Article image
Article image
Article image
Article image
Article image
Article image
Article image
Article image
Article image
This article displays in one automatically-generated column. View the full page to see article in its original form.





(Rec. April 7, 10.60 p.m.)

Sydney, April 7. Captain Bean (official war cdrrespon- : dent wilh tlio Australian Forces -in Egypt) cabled on March 31 "Tlio New Zealand Maori contingent reached Cairo on Friday. The spectators remarked that of all the troops engaged in tlio great roviows on Sunday and Monday the Maoris appeared to bo the most splendid. "The reviews were in two portions, tlio Australian aiid New Zealand troops parading on Monday, and in some ways it was the most remarkable event in the military history of Australasia. "A British officer said: 'When I think of tlio condition of the Australian and Now Zealand Forces two years ago, and then see such .troops, completely ready to move anywhero, it gives me something to think about.'" FULL STORY OF THE REVIEWS. [Note.—Australian files of April 1, just ta hand, contain the full test of Captain Bean's report of the ro- , .view mentioned in the above ines- • sage, which for somo unexplained reason the Press agent at bydney has delayed sending. Tlio full report is appended as a footnote.] Cairo, Tuesday. The Maori contingent reached Cairo on Friday. Some spectators remarked that of all the troops engaged in tho great reviews on Sunday and Monday tho Maoris appeared to have the most splendid physique, not so'much in height as in enormous breadth and soldierly bearing. The reviews of two portions' of the Australian and New Zealand troops on Monday were in some ways the most remarkable events in tho military history of Australasia. A British officer said: "When I think of the condition of the Australian forces two years ago, and then see in one day such troops completely ready to move anywhere, I am greatly impressed." The first of tho Australian troops arrived at Mena headquarters at 9.30. Tho -whole shady avenue of gum trees was filled with horses awaiting the staff. When the staff rode off through Camp Road it amounted to an imposing cavalcade. The Australian troops were drawn up in three groups, at separate points. Tlie infantry, with ambulances, -was stationed up Camp Valley, beyond the end of Camp Road. The inspecting general rode down every line, carefully inspecting and questioning the officers. The infantry then marched past in fours, but in order to save time, two fours marched abreast, one on the road and the other in the sand. It might naturally be expectcd that this formation would result in some confusion, but, owing to tlie excellent marching, there was not the slightest hitch.

The General and staff then moved off to inspect two other groups stationed on the. flats below the camp. The staff came over the hill on tho desert edge, and suddenly looked out upon a solid mass of mounted troops, waiting absolutely motionless. A staff officer described it to me as the most impressive sight he had ever seen. The General again carefully inspected the men. In the march past the horses, pulling through the heavy sand, kept a most creditable line.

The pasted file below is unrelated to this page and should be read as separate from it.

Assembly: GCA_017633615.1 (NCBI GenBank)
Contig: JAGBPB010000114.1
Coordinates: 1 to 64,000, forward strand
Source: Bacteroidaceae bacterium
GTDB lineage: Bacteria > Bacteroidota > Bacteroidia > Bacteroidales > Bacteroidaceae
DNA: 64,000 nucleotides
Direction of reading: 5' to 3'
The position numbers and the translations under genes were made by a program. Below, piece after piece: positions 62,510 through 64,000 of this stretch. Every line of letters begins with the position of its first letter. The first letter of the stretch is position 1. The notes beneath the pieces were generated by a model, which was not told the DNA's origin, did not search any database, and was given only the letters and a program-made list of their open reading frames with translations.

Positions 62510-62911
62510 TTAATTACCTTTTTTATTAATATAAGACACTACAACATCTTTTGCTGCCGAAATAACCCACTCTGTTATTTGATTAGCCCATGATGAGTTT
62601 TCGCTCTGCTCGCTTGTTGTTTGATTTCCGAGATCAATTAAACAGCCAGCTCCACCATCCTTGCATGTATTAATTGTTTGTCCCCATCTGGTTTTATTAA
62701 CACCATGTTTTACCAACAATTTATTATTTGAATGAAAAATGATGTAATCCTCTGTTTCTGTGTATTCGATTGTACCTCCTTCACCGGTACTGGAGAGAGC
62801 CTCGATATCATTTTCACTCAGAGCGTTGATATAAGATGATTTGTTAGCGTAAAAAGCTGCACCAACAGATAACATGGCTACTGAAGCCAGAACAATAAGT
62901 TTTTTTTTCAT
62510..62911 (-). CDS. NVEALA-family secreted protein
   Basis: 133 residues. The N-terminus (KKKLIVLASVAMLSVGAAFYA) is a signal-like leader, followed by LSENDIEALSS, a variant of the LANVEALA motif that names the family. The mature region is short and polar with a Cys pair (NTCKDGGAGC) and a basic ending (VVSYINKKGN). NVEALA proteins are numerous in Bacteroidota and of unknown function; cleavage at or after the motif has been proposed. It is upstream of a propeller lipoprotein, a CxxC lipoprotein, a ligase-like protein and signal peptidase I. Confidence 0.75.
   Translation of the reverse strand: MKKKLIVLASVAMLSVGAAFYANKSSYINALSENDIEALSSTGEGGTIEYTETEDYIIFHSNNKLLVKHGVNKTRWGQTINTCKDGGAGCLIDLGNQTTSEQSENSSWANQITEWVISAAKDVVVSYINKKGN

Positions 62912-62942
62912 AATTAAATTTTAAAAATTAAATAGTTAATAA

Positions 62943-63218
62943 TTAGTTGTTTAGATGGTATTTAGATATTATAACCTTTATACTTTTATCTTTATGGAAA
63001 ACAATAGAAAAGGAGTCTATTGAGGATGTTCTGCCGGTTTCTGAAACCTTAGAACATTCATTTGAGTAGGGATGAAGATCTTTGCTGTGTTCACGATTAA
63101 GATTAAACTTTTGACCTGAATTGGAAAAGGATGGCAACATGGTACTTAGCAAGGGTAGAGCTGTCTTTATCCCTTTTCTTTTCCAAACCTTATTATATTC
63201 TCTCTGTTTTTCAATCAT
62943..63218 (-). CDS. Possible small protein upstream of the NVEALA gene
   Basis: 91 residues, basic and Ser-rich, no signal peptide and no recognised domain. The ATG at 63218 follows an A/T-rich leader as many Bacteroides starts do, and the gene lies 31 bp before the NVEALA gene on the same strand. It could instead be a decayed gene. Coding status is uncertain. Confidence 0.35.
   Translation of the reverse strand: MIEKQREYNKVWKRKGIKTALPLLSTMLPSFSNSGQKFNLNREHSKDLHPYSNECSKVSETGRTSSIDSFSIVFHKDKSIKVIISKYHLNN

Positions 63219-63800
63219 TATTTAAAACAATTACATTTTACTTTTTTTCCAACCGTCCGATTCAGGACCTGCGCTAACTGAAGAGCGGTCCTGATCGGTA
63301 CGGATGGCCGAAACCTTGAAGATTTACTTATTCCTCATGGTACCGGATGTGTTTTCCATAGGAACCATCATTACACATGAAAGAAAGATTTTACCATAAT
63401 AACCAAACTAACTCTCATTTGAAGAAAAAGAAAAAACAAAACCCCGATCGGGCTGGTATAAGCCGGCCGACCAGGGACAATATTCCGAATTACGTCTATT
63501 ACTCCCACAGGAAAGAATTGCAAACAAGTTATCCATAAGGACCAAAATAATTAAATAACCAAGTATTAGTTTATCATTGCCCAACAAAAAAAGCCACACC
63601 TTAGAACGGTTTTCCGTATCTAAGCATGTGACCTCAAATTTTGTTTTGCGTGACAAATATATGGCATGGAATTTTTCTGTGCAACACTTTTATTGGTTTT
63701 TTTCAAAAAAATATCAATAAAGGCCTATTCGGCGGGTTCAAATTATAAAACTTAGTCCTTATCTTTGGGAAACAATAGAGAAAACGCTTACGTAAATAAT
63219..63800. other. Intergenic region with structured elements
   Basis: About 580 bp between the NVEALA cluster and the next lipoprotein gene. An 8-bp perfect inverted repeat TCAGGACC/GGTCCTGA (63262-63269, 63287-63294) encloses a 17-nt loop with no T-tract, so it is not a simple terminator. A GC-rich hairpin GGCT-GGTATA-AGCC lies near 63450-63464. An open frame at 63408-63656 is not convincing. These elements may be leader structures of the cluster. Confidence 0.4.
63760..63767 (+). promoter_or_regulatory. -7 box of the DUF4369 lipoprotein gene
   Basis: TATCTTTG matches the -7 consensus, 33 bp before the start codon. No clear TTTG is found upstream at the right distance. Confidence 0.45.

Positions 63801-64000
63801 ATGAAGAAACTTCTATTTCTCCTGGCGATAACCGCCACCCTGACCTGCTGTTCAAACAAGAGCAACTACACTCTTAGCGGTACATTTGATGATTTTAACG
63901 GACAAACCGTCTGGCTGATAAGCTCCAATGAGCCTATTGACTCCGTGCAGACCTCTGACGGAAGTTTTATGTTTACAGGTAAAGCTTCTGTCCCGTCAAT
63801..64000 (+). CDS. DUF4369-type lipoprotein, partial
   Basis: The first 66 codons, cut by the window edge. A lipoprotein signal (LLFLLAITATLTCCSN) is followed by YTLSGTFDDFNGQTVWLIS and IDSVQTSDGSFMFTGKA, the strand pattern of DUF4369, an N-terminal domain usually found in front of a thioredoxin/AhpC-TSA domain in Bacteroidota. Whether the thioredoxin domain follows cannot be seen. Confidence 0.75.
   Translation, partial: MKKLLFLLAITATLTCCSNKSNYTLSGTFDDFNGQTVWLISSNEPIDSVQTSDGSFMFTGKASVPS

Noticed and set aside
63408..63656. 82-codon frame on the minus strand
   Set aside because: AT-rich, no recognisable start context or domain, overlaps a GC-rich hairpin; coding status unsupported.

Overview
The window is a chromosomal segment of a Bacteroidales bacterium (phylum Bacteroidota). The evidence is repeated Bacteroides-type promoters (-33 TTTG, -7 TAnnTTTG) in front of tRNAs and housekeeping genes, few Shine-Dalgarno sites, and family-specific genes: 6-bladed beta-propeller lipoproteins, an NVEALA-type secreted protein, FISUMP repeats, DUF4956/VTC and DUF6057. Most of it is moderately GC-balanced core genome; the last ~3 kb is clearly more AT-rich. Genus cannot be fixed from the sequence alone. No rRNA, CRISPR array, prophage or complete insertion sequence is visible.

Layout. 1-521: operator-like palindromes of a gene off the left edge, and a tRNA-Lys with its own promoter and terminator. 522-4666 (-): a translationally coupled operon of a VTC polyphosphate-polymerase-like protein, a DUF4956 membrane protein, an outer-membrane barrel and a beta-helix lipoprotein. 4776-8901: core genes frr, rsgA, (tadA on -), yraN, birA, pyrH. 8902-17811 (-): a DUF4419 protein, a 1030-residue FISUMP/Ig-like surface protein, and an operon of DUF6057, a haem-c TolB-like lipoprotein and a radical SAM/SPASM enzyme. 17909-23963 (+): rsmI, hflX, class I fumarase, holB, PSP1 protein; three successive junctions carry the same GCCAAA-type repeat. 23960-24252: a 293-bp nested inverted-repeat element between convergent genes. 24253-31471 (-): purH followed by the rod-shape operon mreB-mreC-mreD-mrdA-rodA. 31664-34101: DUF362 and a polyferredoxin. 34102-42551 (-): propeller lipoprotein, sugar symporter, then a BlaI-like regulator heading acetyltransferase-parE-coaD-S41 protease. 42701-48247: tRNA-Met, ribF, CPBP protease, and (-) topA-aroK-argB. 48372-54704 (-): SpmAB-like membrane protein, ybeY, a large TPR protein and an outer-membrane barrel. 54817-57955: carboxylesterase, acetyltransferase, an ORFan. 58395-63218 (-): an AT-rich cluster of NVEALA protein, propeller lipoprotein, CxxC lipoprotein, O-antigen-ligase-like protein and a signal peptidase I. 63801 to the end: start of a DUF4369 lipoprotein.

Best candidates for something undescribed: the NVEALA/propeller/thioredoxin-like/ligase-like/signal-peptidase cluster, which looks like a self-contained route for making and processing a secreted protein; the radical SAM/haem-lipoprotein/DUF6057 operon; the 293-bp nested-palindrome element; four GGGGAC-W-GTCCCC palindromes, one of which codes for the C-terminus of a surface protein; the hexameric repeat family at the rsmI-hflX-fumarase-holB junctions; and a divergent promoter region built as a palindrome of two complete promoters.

Finally, the General moved on to the third group, the divisional train of wagons. These, fitted with certain local improvements, which were found necessary, looked very serviceable. The horses were in good order, and the men In. thil afternoon the General reviewtioularly- noticed the completeness of the equipment, and the soldierly bearing and steadiness of the men, as well as the good condition of the horses.

There was little to cbooso between the Australian and New Zealand infantry or horse. _ They marched past with each unit at its fullest available strength, and the reinforcements behind in proper battalions. The chimneys of the Australian travelling kitchens were actually smoking. Some of tho transport teams were driven, and others ridden, and the advantage of the latter system' for military purposes was clearly shown when the order was given to trot. Some wildness was noticeable among the driven horses, but the ridden teams were absolutely under control.

This article text was automatically generated and may include errors. View the full page to see article in its original form.
Permanent link to this item

Bibliographic details

MAORIS ARRIVE IN EGYPT, Dominion, Volume 8, Issue 2430, 8 April 1915

Word Count

MAORIS ARRIVE IN EGYPT Dominion, Volume 8, Issue 2430, 8 April 1915

  1. New formats

    Papers Past now contains more than just newspapers. Use these links to navigate to other kinds of materials.

  2. Hierarchy

    These links will always show you how deep you are in the collection. Click them to get a broader view of the items you're currently viewing.

  3. Search

    Enter names, places, or other keywords that you're curious about here. We'll look for them in the fulltext of millions of articles.

  4. Search

    Browsed to an interesting page? Click here to search within the item you're currently viewing, or start a new search.

  5. Search facets

    Use these buttons to limit your searches to particular dates, titles, and more.

  6. View selection

    Switch between images of the original document and text transcriptions and outlines you can cut and paste.

  7. Tools

    Print, save, zoom in and more.

  8. Explore

    If you'd rather just browse through documents, click here to find titles and issues from particular dates and geographic regions.

  9. Need more help?

    The "Help" link will show you different tips for each page on the site, so click here often as you explore the site.